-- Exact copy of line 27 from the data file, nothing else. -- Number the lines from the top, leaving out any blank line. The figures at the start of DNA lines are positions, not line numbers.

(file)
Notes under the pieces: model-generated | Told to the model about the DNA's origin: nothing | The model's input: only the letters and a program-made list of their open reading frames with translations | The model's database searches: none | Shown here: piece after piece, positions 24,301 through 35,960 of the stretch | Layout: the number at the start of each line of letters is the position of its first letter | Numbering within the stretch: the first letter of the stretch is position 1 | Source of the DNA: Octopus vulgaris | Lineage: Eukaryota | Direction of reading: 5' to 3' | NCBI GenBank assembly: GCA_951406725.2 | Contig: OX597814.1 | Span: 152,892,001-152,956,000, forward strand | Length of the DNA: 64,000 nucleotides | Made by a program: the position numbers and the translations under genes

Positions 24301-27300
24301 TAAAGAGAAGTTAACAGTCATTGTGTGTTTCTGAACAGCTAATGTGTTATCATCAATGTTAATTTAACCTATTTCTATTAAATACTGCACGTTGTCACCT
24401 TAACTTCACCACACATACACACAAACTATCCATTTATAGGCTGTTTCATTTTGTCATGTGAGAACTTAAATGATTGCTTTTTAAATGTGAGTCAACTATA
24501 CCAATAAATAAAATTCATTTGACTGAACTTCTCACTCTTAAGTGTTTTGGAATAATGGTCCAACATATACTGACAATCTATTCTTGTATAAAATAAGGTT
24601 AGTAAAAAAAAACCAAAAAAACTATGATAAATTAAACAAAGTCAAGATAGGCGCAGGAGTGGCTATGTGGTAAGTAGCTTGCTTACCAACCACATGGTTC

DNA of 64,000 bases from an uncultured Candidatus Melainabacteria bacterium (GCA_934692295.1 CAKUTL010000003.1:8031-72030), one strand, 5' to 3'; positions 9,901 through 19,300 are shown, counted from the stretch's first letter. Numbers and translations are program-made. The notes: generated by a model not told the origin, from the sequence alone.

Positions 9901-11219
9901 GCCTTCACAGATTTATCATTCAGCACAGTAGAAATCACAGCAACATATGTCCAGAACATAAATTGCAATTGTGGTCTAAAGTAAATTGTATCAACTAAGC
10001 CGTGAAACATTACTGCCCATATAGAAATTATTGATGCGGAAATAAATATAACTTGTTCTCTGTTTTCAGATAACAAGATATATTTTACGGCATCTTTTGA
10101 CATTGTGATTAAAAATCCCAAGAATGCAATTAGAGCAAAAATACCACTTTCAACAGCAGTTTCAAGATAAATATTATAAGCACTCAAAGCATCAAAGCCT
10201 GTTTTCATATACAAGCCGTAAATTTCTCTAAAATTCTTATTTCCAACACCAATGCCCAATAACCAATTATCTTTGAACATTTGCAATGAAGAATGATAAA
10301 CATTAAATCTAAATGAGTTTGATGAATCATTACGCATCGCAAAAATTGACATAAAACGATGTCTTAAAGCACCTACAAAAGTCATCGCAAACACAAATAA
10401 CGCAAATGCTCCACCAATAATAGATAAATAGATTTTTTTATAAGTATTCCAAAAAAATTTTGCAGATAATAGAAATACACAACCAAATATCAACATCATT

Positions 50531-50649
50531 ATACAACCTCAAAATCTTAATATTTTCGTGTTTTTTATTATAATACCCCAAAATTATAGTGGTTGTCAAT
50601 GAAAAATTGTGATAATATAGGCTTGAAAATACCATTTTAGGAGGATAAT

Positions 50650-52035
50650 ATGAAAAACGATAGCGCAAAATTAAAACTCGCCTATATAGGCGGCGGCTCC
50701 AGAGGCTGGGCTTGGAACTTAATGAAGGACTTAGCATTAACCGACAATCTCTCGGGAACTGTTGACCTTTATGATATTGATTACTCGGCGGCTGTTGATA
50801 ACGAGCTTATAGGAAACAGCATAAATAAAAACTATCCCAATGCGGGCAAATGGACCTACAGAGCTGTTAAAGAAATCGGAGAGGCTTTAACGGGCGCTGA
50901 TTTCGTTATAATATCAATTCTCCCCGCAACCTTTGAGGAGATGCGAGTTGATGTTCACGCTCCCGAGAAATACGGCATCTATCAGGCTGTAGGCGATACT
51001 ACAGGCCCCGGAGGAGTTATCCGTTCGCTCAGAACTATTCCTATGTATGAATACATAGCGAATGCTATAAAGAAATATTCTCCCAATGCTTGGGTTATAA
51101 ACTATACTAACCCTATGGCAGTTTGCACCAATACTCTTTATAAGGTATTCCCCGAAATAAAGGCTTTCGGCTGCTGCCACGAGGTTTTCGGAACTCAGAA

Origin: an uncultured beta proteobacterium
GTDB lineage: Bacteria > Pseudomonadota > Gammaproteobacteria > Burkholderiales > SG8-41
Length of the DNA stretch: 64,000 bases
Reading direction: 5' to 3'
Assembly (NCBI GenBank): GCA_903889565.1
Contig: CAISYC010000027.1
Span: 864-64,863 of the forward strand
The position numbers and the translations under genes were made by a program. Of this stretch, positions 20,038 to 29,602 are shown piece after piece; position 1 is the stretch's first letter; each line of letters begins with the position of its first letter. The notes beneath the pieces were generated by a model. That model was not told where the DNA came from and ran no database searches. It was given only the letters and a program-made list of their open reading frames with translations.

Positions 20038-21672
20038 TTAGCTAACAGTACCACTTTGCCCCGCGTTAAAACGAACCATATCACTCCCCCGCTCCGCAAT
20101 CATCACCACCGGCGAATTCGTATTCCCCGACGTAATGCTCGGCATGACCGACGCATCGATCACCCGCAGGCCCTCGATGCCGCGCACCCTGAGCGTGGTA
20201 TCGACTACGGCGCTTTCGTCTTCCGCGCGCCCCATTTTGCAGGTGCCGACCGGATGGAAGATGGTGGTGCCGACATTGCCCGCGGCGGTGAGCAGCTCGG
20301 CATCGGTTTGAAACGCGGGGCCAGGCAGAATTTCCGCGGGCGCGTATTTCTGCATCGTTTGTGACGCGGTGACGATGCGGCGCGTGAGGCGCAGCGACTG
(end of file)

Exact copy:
Length of the DNA stretch: 64,000 bases